The networked application pattern: an emerging RIA design pattern
Traditional web application: sends a request, application server does a bunch of stuff, server returns HTML. Bad.
Networked application = good. Make a request to a web server or CDN. static content. Sends back an application - code - to run in the browser. App uses various frameworks, but code runs on client. Now app makes request to app server, server sends back data.
Why? one reason: architecture. 1998 - hello world, presentation and app on server. 2003: ajax presentation spread between server and client. 2006: RIA - presentation on client only. Another reason: performance. non-varying content can be cached at the network edge. Saves money (cpu power, less bandwidth used). Mobility - app can be rehosted on other servers, or on the desktop (Air).
Solution: Flex? Good: MXML (declarative); ActionScript (ECMAScript, OO, inheritance); Flash engine good for graphics; tool support; browser independence; fast evolving (75% penetration of new Flash player version in six months); good for polished UI's; support for developer/designer collaboration workflow; speed (static typing allows better optimisation); better GC; support for cross-domain scripting using declarative policy file (
crossdomain.xml). Bad: licence costs; hard to find experienced developers.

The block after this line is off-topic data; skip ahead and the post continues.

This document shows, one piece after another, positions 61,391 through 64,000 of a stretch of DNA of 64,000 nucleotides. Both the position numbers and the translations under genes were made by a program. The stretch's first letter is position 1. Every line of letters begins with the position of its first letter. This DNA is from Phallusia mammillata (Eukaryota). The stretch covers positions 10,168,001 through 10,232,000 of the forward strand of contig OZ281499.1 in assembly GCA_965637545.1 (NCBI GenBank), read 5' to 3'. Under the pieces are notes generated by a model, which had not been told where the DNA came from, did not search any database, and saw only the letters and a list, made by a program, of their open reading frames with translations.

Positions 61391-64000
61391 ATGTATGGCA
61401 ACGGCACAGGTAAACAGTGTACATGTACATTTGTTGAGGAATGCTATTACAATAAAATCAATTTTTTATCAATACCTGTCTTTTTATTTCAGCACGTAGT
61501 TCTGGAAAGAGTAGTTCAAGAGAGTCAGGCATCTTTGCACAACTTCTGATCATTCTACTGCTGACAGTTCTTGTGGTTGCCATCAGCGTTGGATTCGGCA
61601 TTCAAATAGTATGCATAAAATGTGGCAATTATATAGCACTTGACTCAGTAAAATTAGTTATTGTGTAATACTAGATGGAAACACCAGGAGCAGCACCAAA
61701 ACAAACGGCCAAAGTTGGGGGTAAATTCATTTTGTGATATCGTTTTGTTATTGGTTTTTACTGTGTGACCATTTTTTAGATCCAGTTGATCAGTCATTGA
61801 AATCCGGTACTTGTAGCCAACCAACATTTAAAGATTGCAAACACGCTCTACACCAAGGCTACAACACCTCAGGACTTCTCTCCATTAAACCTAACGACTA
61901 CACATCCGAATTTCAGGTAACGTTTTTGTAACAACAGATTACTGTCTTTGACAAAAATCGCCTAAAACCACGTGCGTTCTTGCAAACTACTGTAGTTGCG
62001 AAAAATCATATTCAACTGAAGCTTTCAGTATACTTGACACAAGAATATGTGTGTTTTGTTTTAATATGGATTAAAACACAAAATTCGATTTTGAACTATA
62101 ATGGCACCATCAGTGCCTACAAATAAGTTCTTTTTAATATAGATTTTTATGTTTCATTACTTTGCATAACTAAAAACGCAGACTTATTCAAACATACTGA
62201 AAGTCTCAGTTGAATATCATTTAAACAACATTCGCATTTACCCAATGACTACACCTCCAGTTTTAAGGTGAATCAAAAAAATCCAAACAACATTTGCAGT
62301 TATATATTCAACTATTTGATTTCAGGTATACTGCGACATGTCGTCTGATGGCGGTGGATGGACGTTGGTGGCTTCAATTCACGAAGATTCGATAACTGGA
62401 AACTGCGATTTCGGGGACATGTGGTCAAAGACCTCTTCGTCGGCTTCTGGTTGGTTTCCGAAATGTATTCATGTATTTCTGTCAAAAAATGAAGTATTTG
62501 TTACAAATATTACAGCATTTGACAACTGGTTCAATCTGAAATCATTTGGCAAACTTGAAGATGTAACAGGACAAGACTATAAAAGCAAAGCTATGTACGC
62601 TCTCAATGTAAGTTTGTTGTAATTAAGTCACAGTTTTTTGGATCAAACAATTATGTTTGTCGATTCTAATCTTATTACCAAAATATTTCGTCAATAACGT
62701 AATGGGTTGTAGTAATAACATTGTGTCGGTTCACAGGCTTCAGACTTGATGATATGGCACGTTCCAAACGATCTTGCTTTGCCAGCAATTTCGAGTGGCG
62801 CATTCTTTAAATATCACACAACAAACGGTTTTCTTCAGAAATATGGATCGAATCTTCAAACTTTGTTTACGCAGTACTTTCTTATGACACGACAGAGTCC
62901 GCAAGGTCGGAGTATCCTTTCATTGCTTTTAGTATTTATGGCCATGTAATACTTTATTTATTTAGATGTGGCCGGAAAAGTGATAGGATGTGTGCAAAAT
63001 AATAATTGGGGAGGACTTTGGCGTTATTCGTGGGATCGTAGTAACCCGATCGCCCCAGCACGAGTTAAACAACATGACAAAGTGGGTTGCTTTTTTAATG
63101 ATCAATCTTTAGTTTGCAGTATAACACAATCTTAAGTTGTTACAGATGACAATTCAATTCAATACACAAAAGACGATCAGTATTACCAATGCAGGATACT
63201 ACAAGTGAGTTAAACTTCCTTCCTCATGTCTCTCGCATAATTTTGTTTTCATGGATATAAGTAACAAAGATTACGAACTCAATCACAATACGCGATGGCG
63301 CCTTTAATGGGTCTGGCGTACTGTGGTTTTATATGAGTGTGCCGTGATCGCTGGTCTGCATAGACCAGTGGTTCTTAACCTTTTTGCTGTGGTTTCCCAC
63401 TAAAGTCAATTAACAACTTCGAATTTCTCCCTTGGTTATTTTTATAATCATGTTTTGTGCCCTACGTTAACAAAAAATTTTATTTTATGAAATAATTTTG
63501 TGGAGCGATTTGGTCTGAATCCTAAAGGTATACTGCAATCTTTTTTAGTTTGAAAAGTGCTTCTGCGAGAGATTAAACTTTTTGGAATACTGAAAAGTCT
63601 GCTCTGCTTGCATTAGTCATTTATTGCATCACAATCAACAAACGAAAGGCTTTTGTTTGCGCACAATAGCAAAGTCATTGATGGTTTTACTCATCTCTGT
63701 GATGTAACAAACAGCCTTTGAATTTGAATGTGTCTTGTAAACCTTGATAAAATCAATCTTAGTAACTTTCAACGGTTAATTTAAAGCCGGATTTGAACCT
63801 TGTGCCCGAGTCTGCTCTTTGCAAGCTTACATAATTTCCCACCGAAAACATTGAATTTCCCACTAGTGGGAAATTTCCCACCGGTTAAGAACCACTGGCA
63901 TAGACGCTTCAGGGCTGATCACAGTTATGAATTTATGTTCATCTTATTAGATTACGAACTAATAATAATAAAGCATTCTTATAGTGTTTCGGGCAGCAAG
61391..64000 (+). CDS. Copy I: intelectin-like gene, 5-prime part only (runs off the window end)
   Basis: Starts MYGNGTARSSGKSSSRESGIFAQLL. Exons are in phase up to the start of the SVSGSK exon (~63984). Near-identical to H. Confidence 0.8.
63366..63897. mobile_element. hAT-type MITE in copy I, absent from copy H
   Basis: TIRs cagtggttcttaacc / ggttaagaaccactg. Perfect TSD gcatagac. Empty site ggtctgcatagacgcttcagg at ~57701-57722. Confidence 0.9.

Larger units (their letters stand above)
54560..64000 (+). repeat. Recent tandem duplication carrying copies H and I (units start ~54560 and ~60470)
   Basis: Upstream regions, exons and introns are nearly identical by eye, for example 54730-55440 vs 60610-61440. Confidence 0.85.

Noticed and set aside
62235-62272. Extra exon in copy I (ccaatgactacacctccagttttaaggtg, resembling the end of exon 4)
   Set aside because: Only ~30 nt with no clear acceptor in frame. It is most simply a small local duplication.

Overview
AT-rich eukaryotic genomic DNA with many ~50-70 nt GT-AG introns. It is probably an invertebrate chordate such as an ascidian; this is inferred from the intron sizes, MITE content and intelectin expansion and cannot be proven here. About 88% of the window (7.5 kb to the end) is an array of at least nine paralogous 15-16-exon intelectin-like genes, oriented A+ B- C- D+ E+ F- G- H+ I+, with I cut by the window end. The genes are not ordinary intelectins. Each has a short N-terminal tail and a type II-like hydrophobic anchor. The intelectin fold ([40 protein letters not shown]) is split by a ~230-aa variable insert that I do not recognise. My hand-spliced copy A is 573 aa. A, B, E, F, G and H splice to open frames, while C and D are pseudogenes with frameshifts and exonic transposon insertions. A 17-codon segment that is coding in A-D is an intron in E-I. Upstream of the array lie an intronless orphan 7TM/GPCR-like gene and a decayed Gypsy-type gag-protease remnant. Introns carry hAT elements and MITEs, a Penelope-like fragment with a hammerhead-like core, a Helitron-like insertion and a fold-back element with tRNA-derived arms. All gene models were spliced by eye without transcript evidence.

Also consider MS Silverlight. MS looked at Flex, kept the best bits and fixed the obvious problems. JavaFX – good for 3d API's. Both Silverlight and JavaFX have questions over deployment/penetration.
Acronyms: SOUI (service-oriented UI), SOFEA (service oriented front-end architecture)
Question (by me): "doesn't DOM-manipulation a la Ajax integrate better with the browser model (bookmarks, history, copy-paste, etc)? Answer: not really. Flex has lots of API support for browswer integration [I didn't manage to note down the long list of things it can do]. All RIA's have some difficulty with the history model of page-based browsing, though there are workarounds.
Summary: entertaining speaker with a nice summary of the features of the languages. Clear which solutions he was advocating! I would have liked a bit more on the architecture of the networked-application, though that was probably asking too much for talk this long. Will check out his blog to see how much of that is covered there.